13.1 and 26.2 correspond to the distances (in miles) a runner should cover in a marathon.
The 26.2 miles is the official distance for a full marathon while 13.1 is just half of that road running event (half-marathon).
13.1 and 26.2 stickers are popular and are commonly used as car decals and temporary tattoos representing completion of a half or full marathon.
The Athens Marathon is regarded as the original marathon course. Legend has it that the first man (Phidippides), honored by a 24.85 mile (40,000 meters) run from Marathon Bridge to Olympic stadium in Athens died and collapsed after covering the distance.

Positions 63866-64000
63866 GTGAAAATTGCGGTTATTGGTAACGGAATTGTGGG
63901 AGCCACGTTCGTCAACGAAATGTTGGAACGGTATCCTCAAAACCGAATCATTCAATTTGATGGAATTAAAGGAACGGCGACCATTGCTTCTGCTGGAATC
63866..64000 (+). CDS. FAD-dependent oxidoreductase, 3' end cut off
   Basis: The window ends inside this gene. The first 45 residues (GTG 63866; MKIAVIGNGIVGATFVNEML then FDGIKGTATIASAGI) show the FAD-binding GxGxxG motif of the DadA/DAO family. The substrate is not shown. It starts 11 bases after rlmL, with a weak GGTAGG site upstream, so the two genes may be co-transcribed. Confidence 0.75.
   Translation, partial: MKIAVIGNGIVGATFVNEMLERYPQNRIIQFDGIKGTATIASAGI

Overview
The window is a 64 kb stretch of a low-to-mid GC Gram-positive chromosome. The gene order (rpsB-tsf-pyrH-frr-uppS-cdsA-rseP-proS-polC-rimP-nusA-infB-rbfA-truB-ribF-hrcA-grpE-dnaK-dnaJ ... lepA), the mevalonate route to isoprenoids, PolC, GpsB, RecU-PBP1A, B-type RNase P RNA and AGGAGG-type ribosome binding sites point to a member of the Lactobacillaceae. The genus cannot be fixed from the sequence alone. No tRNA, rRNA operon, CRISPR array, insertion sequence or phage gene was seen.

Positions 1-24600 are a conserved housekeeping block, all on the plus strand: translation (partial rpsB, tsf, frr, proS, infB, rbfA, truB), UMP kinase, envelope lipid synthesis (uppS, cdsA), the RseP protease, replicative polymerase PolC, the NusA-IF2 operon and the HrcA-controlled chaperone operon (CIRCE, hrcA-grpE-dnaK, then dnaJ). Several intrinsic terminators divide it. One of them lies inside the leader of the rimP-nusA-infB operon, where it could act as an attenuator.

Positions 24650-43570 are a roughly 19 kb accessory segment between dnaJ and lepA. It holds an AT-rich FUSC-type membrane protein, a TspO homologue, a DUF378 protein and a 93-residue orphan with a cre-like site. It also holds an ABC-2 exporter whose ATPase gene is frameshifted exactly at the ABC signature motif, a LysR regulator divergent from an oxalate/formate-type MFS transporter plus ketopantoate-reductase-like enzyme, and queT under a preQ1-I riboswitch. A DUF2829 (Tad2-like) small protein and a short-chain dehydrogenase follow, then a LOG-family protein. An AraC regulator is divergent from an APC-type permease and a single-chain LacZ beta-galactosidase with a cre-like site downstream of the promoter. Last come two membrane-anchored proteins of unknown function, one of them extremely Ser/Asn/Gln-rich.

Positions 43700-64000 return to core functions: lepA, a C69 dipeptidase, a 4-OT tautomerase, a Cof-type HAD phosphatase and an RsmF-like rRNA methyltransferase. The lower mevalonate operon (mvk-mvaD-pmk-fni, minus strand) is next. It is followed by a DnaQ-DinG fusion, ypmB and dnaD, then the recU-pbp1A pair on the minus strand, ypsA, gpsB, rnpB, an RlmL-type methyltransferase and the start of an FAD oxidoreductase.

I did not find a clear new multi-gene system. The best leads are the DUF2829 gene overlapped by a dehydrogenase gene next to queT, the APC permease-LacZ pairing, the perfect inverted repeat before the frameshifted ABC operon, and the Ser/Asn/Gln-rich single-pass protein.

The distance was changed to 26.2 miles at the 1908 Olympic Games in London to cover the ground from Windsor Castle to White City Stadium. 2.2 miles were added on so the race could finish in front of the royal family's viewing box. This added two miles to the course, and is the origin of the Marathon tradition of shouting "God save the Queen!" as mile post 24 is passed.
The marathon is a difficult distance to master, no matter if you're a bucket-list runner whose only goal is to cross the finish line, or if you're a competitive runner on the hunt for a personal best.
Everything—from an ache in your calf to a hotspot on your foot to that cup of water you missed at the last fluid station—is heightened when you cover 26.2 miles on foot, but that's part of the lure of the marathon. If it were easy, the accomplishment wouldn't be as coveted.
Check out these 22 pieces of expert marathon advice that will help you get through training, racing and recovery with aplomb shared by Active.com.